vocation in such capacity, and provides that the person succeeding is, subject
to the provisions of sub-s. (4) of s. 25, liable to be assessed in respect of
his actual share of the income, profits and gains of the previous year. But the
proviso enacts that if the person succeeded in the business, profession or
vocation cannot be found, the assessment of the profits of the year in which
succession took place upto the date of succession, and for the previous year,
shall be made on the person succeeding in like manner and in the same amount as
it would have been made on the person succeeded or when the tax in respect of
the assessment made for either of such years assessed on the person succeeded
cannot be recovered from him, it shall be payable by and recoverable from the
person succeeding. This clause also deals with liability to assessment and
payment of tax and not with the computation of income and whatever
interpretation may be placed on s. 26 as to the extent of liability incurred by
a successor to a business, profession or vocation, it is not indicative of the
extent or of the field of the right to claim exemption under 344 s. 25 (3).
Section 26 provides for apportionment of liability to tax in case of change in
the constitution of firms and succession to persons carrying on business: it
directs apportionment of tax liability in respect of the actual share of the
successor and the person succeeded. The fact that under sub-s. (2) of s. 26
liability is imposed upon the successor to pay tax on behalf of his predecessor
or to be assessed in respect of the income of the person succeeded for the
previous year, will not, in our judgment, be sufficient to hold that the
exemption which has been granted in consequence of double taxation under the
Acts of 1918 and 1922 also must be restricted to income which is taxable under
We may briefly refer to the decision of this
Court in The Commissioner of Income-tax, Madras v. The Express Newspapers
Limited, Madras(1). In that case Free Press Limited-a Private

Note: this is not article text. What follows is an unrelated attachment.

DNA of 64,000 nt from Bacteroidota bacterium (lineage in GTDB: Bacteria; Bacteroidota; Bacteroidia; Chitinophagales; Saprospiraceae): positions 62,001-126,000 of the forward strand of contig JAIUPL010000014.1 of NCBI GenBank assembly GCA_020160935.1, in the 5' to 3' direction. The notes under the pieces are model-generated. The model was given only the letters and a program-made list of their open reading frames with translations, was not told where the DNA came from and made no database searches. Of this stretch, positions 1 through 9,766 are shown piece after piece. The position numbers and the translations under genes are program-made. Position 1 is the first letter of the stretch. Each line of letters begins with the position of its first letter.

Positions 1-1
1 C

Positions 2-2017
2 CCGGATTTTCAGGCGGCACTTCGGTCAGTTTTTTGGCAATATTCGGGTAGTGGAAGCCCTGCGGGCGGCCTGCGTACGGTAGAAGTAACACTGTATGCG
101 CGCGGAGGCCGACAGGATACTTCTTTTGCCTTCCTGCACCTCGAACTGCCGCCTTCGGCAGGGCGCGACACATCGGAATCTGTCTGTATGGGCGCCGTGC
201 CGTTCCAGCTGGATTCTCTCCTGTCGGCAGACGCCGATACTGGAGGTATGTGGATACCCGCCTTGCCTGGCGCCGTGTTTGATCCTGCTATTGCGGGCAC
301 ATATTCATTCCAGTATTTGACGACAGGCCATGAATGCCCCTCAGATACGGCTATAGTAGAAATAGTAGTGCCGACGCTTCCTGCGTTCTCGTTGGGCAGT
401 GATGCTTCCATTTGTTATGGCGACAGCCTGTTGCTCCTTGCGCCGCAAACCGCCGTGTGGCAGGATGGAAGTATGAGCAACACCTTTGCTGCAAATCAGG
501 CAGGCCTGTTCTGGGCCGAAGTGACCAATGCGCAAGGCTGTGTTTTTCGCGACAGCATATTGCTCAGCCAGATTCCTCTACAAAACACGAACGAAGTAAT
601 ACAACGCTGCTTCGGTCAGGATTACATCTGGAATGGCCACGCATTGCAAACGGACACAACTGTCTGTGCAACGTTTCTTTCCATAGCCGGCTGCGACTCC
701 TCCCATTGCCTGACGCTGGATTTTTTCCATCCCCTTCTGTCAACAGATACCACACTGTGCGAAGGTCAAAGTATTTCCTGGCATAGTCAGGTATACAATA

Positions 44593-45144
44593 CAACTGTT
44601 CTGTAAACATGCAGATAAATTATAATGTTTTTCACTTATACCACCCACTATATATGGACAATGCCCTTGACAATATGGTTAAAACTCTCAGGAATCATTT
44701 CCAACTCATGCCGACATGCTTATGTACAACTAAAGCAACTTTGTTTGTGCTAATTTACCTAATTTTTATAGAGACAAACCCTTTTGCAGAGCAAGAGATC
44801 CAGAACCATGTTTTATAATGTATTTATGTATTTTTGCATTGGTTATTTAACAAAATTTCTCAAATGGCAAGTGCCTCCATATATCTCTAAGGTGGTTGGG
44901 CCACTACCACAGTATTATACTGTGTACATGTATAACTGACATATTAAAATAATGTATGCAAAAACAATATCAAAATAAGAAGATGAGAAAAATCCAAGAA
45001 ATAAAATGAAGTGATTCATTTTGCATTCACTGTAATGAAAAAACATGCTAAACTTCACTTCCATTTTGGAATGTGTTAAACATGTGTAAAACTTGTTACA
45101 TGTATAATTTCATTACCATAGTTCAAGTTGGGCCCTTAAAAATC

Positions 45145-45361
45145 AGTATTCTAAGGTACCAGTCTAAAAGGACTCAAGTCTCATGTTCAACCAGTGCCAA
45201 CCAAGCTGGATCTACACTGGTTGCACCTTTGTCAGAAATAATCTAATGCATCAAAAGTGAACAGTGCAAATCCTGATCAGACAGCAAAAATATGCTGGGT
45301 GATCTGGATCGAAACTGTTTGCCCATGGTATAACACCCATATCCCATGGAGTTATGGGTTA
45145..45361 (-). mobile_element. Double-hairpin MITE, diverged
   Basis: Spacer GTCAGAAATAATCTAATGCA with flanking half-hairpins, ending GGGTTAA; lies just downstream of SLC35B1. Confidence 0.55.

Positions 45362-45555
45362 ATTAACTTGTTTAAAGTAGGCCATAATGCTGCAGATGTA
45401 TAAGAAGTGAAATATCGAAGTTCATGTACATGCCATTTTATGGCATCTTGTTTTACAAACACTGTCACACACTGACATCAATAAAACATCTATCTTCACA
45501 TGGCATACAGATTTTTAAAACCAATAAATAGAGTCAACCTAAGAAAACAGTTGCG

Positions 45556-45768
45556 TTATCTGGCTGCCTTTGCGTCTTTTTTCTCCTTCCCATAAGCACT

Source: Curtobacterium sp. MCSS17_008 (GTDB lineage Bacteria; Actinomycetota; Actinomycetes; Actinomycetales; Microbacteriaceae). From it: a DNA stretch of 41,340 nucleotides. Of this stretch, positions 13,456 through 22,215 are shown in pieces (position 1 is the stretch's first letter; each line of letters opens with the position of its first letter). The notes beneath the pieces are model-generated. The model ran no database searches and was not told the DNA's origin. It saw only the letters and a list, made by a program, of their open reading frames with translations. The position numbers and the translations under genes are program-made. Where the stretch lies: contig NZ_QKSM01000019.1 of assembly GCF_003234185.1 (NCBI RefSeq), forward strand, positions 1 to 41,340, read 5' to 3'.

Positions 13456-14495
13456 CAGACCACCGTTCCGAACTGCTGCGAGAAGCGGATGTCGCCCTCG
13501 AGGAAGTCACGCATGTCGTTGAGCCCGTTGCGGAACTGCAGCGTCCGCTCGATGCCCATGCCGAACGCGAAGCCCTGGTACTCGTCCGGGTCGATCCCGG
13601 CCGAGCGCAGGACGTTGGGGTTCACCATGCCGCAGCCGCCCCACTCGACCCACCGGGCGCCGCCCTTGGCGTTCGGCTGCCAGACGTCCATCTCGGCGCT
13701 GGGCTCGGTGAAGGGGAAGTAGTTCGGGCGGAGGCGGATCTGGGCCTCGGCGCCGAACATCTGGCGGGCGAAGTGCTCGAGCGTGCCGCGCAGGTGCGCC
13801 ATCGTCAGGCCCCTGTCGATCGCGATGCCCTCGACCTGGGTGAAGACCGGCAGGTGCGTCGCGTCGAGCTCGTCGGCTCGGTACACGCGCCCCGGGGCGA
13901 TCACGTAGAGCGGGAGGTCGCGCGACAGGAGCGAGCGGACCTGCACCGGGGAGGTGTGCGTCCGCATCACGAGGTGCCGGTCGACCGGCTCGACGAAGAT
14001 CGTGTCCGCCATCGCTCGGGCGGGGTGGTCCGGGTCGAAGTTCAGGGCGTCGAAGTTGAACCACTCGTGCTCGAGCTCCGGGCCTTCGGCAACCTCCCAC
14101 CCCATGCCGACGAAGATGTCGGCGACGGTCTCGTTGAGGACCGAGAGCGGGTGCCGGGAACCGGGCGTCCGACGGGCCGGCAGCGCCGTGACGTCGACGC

Company-transferred its business on August 31, 1946 to the assessee the Express
Newspapers Ltd. and thereafter resolved to wind up its business voluntarily. An
amount of Rs. 2,14,000/was assessed in the relevant year of assessment as
business profit of the transferor company taxable under s. 10(2) (vii) and Rs.
3,94,576/taxable as capital gains. The business profit was held to be not
taxable because it accrued in a winding up sale and not in a trading venture.
Liability of the second amount to tax as capital gains was not canvassed, but
it was contended by the Express Newspapers Ltd. that as successor to the Free
Press Ltd., it was not liable to be assessed under s. 26(2). In examining the
scheme of s. 12B it was observed:"Under that section the tax shall be
payable by the assessee under the head capital gains in respect of any profits
or gains arising from the sale of a capital asset effected during the
prescribed period. It says further that such profits or gains shall be deemed
to be income of the previous year in which the sale etc. took place. This
deeming clause does not lift the capital gains from the 6th head in s. 6 and
place it (1) 8 S.C.R. 189 345 under the 4th head. It only introduces a
limited fiction, namely, that capital gains accrued will be deemed to be income
of the previous year in which the sale was affected.
The fiction does not make them the profit or
gains of the business. It is well settled that a legal fiction is limited to
the purpose for which it is created and should not be extended beyond its
legitimate field. Subsection (2A) and (2B) of s. 24 provide for the setting off